Tuesday, 9 October 2012

Northern Lights Aurora borealis nr Bridestones Todmorden,09 10 12

Been trying to see the Northern Lights in Calderdale for a few years now and it finally happened late last night,i get Aurora Alerts from Aurora Watch Lancs,but its always been cloudy or tipping down,but last night although foggy down in the valley bottom i could see stars through the wispy fog,amber alert was forecast at 2330 so i thought if i didnt see the Aurora i might see the Meteor Shower happening,all a bit rushed i headed for the road near Bridestones,i could see a faint arc of Green,which intensified at about 0115 with  moving curtains left and right of the main arc it was FANTASTIC,pot luck with camera as was trying to set it up in darkness in a rush !hence the bright annoying house light to the right,thought id taken 14 pics but hadnt taken any and just managed to salvage these few shots ! hopefully be more prepared next time they appear !! regards Brian.

Sunday, 7 October 2012

Seen This am in Triangle

Autumn Crocus,  Ryburn Valley

Autumn Crocus,  Triangle
These were seen in Triangle by Michael Sykes.
Thanks for the pictures Michael.
Leotica lubrica.  Triangle
Laccaria amythistina.   Ryburn Valley

Autumn crocus

There is just one Autumn crocus in flower in Tod park near the bandstand, although others may yet appear from those that were transplanted from the mown grass area a couple of years ago.

Are these spangle galls on this oak leaf? I hadn't realised how hairy they are.

Rosa rugosa hips are wonderful for butterflies and in this case green bottle flies. I think it is the fermenting juice they are after

Saturday, 6 October 2012

Jays, Acorns and tree news

There are reports in the national papers of a lack of acorns, forcing jays to forage in gardens. There are lots of acorns in our wood in Tod but I have never seen them eaten as voraciously by grey squirrels as this year. Every tree has mounds of left-over bits of acorns and a squirrel in each tree. I don't think the jays (and we have a few) are getting much of a look-in. I have also noticed all the squirrels look very scraggy and undernourished and seem desperate for the acorn bounty.

For the first time, squrrels have stripped all the bark on the upper branches of the mature sycamores at the rear of Todmorden Hall and all the tops are now an unsightly brown of dead foliage.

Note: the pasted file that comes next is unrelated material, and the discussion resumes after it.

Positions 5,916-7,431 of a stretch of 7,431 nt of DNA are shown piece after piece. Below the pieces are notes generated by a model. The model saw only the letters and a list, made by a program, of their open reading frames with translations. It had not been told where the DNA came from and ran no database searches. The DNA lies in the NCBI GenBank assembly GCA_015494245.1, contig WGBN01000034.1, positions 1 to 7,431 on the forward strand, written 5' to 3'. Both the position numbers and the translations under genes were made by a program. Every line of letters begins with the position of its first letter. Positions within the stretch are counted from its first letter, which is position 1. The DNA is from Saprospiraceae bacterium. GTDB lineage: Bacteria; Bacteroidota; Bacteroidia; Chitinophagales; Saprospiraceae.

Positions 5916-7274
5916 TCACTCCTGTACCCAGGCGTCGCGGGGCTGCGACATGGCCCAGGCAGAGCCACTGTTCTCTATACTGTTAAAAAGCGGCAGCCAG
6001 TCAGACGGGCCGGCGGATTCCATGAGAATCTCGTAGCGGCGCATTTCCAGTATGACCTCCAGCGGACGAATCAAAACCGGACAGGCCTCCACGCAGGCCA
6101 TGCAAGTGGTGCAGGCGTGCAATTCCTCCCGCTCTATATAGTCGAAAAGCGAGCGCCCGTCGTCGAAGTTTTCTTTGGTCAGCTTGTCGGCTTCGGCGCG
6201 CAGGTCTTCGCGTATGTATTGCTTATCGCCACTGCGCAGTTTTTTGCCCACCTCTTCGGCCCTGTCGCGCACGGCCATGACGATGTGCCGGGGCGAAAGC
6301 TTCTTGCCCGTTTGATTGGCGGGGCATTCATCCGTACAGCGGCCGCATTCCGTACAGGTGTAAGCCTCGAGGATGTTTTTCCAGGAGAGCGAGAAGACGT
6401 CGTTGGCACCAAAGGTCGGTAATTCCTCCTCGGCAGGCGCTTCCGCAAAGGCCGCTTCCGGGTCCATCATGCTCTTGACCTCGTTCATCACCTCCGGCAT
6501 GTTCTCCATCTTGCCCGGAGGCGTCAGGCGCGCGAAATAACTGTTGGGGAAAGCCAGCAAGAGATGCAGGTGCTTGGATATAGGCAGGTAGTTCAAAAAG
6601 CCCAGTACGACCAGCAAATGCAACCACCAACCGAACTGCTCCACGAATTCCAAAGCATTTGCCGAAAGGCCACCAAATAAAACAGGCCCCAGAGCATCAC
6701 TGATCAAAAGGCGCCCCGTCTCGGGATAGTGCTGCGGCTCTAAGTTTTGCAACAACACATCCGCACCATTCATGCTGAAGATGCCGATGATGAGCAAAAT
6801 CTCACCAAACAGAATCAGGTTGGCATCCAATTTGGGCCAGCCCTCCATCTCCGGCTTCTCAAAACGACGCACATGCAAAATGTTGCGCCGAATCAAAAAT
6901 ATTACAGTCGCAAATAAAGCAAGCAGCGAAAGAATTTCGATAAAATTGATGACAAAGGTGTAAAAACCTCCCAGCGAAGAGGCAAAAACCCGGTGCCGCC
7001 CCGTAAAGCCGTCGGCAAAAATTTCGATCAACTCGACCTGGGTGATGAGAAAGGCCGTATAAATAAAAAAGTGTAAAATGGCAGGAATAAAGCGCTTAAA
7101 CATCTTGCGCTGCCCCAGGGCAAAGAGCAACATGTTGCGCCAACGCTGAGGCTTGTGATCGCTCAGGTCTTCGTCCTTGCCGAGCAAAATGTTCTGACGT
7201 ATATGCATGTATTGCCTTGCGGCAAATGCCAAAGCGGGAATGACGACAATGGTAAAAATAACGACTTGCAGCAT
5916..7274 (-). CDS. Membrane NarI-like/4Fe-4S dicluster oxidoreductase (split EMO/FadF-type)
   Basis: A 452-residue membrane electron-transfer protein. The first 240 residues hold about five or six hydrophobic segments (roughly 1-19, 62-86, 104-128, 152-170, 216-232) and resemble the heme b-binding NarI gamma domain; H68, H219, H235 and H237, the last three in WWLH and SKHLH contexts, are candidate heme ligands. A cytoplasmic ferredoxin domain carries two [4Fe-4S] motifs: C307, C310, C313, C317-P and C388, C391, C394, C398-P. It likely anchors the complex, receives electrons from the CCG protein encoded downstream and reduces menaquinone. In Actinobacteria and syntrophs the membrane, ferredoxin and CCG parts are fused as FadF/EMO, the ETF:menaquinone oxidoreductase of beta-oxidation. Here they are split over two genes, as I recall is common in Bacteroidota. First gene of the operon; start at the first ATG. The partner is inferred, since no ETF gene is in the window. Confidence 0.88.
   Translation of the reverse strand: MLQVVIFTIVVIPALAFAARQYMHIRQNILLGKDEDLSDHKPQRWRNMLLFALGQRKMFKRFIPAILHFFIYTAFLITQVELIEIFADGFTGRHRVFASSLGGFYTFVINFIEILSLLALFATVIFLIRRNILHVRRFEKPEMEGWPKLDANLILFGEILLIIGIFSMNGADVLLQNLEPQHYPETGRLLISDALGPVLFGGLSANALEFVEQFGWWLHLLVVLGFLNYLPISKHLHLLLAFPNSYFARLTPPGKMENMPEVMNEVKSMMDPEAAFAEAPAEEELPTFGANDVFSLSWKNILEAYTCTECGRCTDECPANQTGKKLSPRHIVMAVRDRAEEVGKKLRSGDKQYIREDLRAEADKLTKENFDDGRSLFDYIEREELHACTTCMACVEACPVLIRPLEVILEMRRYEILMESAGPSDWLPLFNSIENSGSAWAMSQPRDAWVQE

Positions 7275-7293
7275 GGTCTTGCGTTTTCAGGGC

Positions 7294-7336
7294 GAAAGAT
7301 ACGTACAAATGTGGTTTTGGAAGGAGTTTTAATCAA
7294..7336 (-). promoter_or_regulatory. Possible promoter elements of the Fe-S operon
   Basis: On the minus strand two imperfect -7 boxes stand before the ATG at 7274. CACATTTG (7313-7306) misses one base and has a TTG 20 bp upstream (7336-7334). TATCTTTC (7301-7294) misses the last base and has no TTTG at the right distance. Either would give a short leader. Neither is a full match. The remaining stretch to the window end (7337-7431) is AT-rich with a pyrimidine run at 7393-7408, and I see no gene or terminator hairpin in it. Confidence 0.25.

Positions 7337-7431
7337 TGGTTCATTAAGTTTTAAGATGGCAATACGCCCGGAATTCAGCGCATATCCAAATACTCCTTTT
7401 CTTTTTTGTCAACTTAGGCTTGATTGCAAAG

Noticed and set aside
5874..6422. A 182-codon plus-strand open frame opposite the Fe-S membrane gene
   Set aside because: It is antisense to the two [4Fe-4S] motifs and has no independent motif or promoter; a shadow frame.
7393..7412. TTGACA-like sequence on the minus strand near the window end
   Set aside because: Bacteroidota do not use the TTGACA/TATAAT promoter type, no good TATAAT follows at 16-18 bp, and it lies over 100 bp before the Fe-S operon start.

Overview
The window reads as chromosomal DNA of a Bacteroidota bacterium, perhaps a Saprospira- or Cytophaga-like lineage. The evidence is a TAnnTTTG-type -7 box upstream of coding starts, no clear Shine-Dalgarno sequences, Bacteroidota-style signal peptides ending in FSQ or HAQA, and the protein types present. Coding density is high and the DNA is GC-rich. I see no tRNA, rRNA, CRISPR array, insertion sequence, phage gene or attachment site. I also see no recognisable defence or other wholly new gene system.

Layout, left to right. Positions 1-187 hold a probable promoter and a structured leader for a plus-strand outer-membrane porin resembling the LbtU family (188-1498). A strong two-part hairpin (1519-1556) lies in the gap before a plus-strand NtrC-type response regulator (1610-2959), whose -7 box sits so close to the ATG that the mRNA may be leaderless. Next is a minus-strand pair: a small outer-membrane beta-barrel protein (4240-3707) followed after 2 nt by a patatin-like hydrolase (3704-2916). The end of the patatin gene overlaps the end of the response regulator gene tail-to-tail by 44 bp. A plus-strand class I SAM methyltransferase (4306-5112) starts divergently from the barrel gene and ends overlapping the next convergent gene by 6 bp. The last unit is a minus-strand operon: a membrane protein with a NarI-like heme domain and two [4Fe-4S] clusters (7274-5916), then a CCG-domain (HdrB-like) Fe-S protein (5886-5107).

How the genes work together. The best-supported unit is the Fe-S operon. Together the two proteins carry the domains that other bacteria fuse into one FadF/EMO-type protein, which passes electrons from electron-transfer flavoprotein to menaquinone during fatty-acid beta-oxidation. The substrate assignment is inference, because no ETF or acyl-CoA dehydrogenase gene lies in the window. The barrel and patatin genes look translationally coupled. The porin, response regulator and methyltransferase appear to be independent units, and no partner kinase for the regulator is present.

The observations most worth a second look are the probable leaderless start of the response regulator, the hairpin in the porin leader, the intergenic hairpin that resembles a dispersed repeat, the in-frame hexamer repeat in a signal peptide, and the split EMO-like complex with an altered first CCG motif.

Hawthorns everywhere I go are looking very sick this year, with die-back and many without any leaves since spring. Rowan are the same, birches with frizzled leaves, elder bushes losing leaves and many dying.

There is a Chalara fungal disease on imported ash trees and the government is so worried it may be about to ban imported ash saplings. The Netherlands have lost 90% of their mature Ash trees to this disease and same could happen in this country. I can't imagine why we import Ash as they grow like weeds here.

Wednesday, 3 October 2012

OK to eat?

These fungi keep popping up each year at the base of a wood pile on my allotment. The bluish green colour is quite noticeable. The top ones are each a couple of inches across - anybody know what they are?

Sunday, 30 September 2012

Autumn Crocus Sweep results.


Crocus nudiflorus
We visited 9 sites. Most of which held good quantities, but mostly flattened by the wind and rain:
Dean Lane
Deerplay Farm ( none found - never been refound here recently.)
Kebroyd river bank (Grassy Bottom)
Turn Lee House, Cottonstones.
Dog Kennel Lane (near Turn Lee House) - none showing here - everything bitten well off by Texel sheep.
Shaw Edge Pasture, Soyland
Soyland - top of Foxen Lane
Upper Cockroft House, Rishworth
Still no clue where Goat House is, where a colony is said to bloom each year. Must research it at the library. Think the house has been renamed.

There is still about 2 weeks of the flowering period remaining this year.

The owner of Turn Lee House was happy as usual to let us in his garden, (there were 3 of us.) where we were able to see the crocus blooming alongside the misnamed "Autumn Crocus", Colchicum autumnale, the one in the lily family with the lily's 6 stamens unlike the crocus's 3.
He showed one of our party inside his house to see the timbers which go back to wattle and daub construction times. The crocus is often associated with these mediaeval houses.

In the Halifax (Copley) area on the Calder banks at the Junior Sports Field, among the young oaks, there were plenty in the usual spots, but no blooms in the area where much crocus foliage comes up in spring, east of the flowering colonies.

You see this also at Kebroyd, where there is a non-flowering colony 60 paces downstream from the footbridge, on the edge of the Ryburn. (The main patches are up stream, under beeches and other trees, on the left bank, just below the weir. - left bank looking down stream.)
We kept a bird list for the trip: Grey wagtail, pied wagtail, dipper, goosander, kestrel and kingfisher being among them.

Clouded agaric
Fungi seen included a spectacular colony of clouded agaric, a broad dryad's saddle, a few amethyst deceiver and turkeytail.
Scientific names: Clitocybe nebularis, Polyporus squamosus, Laccaria amethystina, and Trametes versicolor.

Guitarist Brian May to front rally against badger cull

Queen guitarist Brian May is to front a public rally in Bristol against a cull of badgers in the West Country.
Picture AP
The Stop the Cull rally took place earlier at College Green.  (BBC News Story)

Taken yesterday near Gibson Mill

This series of pictures were taken by Michael Sykes. They are from Hardcastle Crags, Hebden Bridge.

Amanita citrina

Froth on the water

Laccaria amethystina

Lycoperdon pyriforme

Peltigera cannina (dog lichen)
Autumnal sun

Gibson Mill top dam